Two Black Men, One Shot in the Mouth, Plan to Sue Mississippi Deputies


Two Black men, one of whom said he was shot in the mouth by a deputy while handcuffed, plan to sue a local sheriff’s department in Mississippi, claiming that deputies beat them and used “waterboarding techniques” and a stun gun on them during a raid in January, according to their lawyer.

A letter of intent to sue, sent to Rankin County officials in February by their lawyer, Malik Shabazz, said that the men, Michael Corey Jenkins, 32, and Eddie Terrell Parker, 35, were at Mr. Parker’s house in Braxton, a mostly white community about 25 miles south of Jackson, on Jan. 24, when six or seven sheriff’s deputies raided the home without a warrant.

For at least 90 minutes, Mr. Shabazz said in an interview on Wednesday, the deputies, who are white, handcuffed, beat and stunned the men with Tasers, and held guns to their heads, during an “extreme interrogation” in which they were accused of drug possession and “dating white women.”

Mr. Jenkins was shot in the mouth, with the bullet exiting his right jaw, Mr. Shabazz said. “The gun was placed inside of his mouth,” he said.

Mr. Shabazz said he was preparing to file a federal lawsuit in May against Rankin County, its sheriff’s department and the deputies involved.

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The Associated Press reported on the letter of intent on Monday, saying that the U.S. Department of Justice was conducting a larger investigation into the Rankin County Sheriff’s Department in Brandon, Miss., for possible civil rights violations involving Mr. Shabazz’s clients and other violent encounters with Black men.

The letter of intent said the men were also subjected to “waterboarding techniques.” Mr. Shabazz said the deputies put the handcuffed men on their backs and poured water and other liquids “on their faces and in their mouths in an attempt to get them to confess.”

Federal and state investigators began looking into the allegations shortly after the episode.

The F.B.I. said in February that its Jackson field office, the Justice Department’s Civil Rights Division and the U.S. Attorney’s Office for the Southern District of Mississippi had opened a civil rights investigation.

The Mississippi Department of Public Safety said in January that the state’s Bureau of Investigation was looking into the “officer involved shooting” on Jan. 24 at the home in Braxton. The department said that Rankin County deputies were conducting a narcotics investigation at the time when a person “displayed a gun toward the deputies.”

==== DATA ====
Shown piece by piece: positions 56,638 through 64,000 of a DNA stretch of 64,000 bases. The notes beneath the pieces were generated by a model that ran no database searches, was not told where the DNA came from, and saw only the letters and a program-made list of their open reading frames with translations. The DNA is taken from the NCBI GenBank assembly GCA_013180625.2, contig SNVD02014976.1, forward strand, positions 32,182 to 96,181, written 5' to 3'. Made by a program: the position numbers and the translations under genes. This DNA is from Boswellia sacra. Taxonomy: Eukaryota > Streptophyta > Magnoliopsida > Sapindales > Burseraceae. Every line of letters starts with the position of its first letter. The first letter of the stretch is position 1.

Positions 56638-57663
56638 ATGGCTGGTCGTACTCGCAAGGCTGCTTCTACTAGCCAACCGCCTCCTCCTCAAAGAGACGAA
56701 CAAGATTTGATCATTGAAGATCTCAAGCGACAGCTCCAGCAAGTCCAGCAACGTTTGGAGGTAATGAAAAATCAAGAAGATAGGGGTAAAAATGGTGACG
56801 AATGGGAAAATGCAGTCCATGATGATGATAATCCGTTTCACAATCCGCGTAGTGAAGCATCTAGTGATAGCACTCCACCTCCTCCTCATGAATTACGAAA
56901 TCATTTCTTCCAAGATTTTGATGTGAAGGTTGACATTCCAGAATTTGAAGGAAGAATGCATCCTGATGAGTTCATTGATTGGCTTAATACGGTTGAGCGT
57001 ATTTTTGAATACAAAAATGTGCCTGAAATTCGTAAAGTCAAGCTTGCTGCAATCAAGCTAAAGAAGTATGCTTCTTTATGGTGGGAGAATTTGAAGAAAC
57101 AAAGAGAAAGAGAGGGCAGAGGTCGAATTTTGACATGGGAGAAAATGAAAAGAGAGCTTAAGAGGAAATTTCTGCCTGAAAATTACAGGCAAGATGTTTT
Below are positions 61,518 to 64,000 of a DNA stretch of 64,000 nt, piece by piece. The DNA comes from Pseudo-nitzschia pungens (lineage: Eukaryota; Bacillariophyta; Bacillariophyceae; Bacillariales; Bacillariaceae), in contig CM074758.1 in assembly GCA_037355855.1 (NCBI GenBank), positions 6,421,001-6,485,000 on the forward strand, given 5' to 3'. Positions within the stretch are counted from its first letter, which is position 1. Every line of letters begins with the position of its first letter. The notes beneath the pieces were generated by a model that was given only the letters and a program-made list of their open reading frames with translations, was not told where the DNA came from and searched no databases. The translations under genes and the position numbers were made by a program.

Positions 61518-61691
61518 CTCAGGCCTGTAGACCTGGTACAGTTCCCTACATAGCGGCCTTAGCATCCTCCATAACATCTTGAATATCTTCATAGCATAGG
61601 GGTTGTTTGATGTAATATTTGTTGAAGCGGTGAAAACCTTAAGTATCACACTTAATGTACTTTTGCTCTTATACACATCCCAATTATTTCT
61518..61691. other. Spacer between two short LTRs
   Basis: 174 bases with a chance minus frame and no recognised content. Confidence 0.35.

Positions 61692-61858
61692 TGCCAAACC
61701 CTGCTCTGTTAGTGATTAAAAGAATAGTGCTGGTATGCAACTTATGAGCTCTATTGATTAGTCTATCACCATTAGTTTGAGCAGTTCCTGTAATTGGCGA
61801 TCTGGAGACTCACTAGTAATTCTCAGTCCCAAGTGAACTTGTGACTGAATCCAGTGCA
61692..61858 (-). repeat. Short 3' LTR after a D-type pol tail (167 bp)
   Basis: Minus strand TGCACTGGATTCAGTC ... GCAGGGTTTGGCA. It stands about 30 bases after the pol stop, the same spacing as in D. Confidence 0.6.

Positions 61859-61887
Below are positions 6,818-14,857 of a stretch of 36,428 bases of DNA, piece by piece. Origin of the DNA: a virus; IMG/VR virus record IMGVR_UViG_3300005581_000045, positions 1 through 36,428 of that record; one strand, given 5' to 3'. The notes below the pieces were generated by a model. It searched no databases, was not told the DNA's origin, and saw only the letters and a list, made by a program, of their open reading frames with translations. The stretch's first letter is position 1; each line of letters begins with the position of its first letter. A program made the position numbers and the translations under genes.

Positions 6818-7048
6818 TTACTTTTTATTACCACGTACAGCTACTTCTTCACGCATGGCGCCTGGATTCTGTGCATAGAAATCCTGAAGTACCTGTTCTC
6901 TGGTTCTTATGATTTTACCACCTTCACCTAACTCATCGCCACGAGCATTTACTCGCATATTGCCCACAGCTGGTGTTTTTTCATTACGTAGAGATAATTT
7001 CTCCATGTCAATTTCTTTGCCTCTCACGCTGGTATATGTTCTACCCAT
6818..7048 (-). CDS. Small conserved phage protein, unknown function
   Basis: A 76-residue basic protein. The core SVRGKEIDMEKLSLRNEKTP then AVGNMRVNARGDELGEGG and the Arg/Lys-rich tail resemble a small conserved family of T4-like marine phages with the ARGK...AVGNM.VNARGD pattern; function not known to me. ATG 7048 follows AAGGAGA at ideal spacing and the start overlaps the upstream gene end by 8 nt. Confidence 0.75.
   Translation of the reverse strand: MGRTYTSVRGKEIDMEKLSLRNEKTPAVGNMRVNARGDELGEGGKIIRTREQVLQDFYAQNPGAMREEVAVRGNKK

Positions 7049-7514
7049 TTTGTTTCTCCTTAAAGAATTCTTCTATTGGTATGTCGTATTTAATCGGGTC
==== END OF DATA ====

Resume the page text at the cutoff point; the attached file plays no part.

The Rankin County Sheriff’s Department did not respond this week to multiple requests for comments. Sheriff Bryan Bailey said in a statement quoted by The A.P. in February that he had “immediately” sought a state investigation. He said that Mr. Jenkins had been charged with assaulting an officer and drug possession and that Mr. Parker had been charged with possession of drug paraphernalia and disorderly conduct.

He said, “If any deputy or suspect involved in this incident is found to have broken the law, he will be held accountable.”

The Justice Department did not reply this week to requests for comment about its broader investigation. According to The A.P., some Rankin County deputies in a special tactical unit were being investigated for possible civil rights violations in at least four encounters with Black men since 2019.

The A.P. report said that redacted police and court records did not specify whether the deputies were acting in their normal capacities or in their tactical unit duties when they raided Mr. Parker’s residence.

In the interview, Mr. Shabazz said there was no evidence that Mr. Jenkins and Mr. Parker, who are friends, had a gun or drugs when the raid occurred. He said that after the raid, Mr. Jenkins was taken to a hospital for multiple surgeries and was released, and that he now has permanent injuries. Mr. Jenkins shared hospital records with The A.P. that showed a lacerated tongue and a broken jaw.

Mr. Parker was taken to jail on a disorderly conduct charge and released the next day, Mr. Shabazz said.

Mr. Shabazz said the deputies turned off their body cameras during the episode. “We strongly deny all criminal charges and state that they are fabricated,” he said.

The Rankin County prosecutor did not immediately respond on Wednesday to phone messages and emails seeking comment.

Emily Schmall contributed reporting.



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